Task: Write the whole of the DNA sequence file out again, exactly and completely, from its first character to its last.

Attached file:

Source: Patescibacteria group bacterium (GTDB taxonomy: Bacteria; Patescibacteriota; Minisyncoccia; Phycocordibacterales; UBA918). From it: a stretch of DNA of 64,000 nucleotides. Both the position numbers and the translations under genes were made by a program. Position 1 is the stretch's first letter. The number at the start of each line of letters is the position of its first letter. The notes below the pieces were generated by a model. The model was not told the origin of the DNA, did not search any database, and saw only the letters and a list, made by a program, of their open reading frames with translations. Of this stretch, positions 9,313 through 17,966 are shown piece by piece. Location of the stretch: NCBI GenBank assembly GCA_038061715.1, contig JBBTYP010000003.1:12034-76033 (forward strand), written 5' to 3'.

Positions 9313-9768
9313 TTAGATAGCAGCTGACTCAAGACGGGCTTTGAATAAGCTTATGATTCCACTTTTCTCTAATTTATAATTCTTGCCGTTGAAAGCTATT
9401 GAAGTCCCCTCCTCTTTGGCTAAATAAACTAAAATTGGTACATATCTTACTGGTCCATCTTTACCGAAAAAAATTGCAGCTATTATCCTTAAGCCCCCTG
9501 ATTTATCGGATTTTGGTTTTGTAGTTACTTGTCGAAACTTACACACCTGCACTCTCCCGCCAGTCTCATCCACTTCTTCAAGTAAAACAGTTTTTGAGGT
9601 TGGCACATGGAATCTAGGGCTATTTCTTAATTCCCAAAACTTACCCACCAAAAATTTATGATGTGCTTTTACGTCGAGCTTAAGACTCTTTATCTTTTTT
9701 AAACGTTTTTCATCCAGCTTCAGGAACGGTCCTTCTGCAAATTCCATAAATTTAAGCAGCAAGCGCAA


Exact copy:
Source: Patescibacteria group bacterium (GTDB taxonomy: Bacteria; Patescibacteriota; Minisyncoccia; Phycocordibacterales; UBA918). From it: a stretch of DNA of 64,000 nucleotides. Both the position numbers and the translations under genes were made by a program. Position 1 is the stretch's first letter. The number at the start of each line of letters is the position of its first letter. The notes below the pieces were generated by a model. The model was not told the origin of the DNA, did not search any database, and saw only the letters and a list, made by a program, of their open reading frames with translations. Of this stretch, positions 9,313 through 17,966 are shown piece by piece. Location of the stretch: NCBI GenBank assembly GCA_038061715.1, contig JBBTYP010000003.1:12034-76033 (forward strand), written 5' to 3'.

Positions 9313-9768
9313 TTAGATAGCAGCTGACTCAAGACGGGCTTTGAATAAGCTTATGATTCCACTTTTCTCTAATTTATAATTCTTGCCGTTGAAAGCTATT
9401 GAAGTCCCCTCCTCTTTGGCTAAATAAACTAAAATTGGTACATATCTTACTGGTCCATCTTTACCGAAAAAAATTGCAGCTATTATCCTTAAGCCCCCTG
9501 ATTTATCGGATTTTGGTTTTGTAGTTACTTGTCGAAACTTACACACCTGCACTCTCCCGCCAGTCTCATCCACTTCTTCAAGTAAAACAGTTTTTGAGGT
9601 TGGCACATGGAATCTAGGGCTATTTCTTAATTCCCAAAACTTACCCACCAAAAATTTATGATGTGCTTTTACGTCGAGCTTAAGACTCTTTATCTTTTTT
9701 AAACGTTTTTCATCCAGCTTCAGGAACGGTCCTTCTGCAAATTCCATAAATTTAAGCAGCAAGCGCAA